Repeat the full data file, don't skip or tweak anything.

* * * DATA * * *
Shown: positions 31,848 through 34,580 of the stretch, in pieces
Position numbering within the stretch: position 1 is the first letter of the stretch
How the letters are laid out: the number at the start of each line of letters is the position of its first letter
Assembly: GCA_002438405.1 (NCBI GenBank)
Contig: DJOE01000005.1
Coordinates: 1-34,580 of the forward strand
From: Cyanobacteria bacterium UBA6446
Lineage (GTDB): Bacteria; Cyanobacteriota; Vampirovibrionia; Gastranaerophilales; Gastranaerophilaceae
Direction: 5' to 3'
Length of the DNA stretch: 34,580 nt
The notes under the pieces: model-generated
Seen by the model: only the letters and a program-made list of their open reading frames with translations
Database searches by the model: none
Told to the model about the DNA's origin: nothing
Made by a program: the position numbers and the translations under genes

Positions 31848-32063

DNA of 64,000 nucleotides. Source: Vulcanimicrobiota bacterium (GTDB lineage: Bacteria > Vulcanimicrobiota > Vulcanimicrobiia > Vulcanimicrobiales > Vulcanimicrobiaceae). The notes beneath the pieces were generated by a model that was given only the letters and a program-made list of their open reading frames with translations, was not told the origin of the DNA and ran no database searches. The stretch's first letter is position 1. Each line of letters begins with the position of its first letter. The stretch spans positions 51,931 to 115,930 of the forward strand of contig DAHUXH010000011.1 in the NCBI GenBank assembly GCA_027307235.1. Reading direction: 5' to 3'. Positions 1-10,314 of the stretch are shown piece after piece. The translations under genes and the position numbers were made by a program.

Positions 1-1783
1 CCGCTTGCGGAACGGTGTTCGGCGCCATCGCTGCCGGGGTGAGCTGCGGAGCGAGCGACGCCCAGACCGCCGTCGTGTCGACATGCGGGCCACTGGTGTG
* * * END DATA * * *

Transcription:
Shown: positions 31,848 through 34,580 of the stretch, in pieces
Position numbering within the stretch: position 1 is the first letter of the stretch
How the letters are laid out: the number at the start of each line of letters is the position of its first letter
Assembly: GCA_002438405.1 (NCBI GenBank)
Contig: DJOE01000005.1
Coordinates: 1-34,580 of the forward strand
From: Cyanobacteria bacterium UBA6446
Lineage (GTDB): Bacteria; Cyanobacteriota; Vampirovibrionia; Gastranaerophilales; Gastranaerophilaceae
Direction: 5' to 3'
Length of the DNA stretch: 34,580 nt
The notes under the pieces: model-generated
Seen by the model: only the letters and a program-made list of their open reading frames with translations
Database searches by the model: none
Told to the model about the DNA's origin: nothing
Made by a program: the position numbers and the translations under genes

Positions 31848-32063

DNA of 64,000 nucleotides. Source: Vulcanimicrobiota bacterium (GTDB lineage: Bacteria > Vulcanimicrobiota > Vulcanimicrobiia > Vulcanimicrobiales > Vulcanimicrobiaceae). The notes beneath the pieces were generated by a model that was given only the letters and a program-made list of their open reading frames with translations, was not told the origin of the DNA and ran no database searches. The stretch's first letter is position 1. Each line of letters begins with the position of its first letter. The stretch spans positions 51,931 to 115,930 of the forward strand of contig DAHUXH010000011.1 in the NCBI GenBank assembly GCA_027307235.1. Reading direction: 5' to 3'. Positions 1-10,314 of the stretch are shown piece after piece. The translations under genes and the position numbers were made by a program.

Positions 1-1783
1 CCGCTTGCGGAACGGTGTTCGGCGCCATCGCTGCCGGGGTGAGCTGCGGAGCGAGCGACGCCCAGACCGCCGTCGTGTCGACATGCGGGCCACTGGTGTG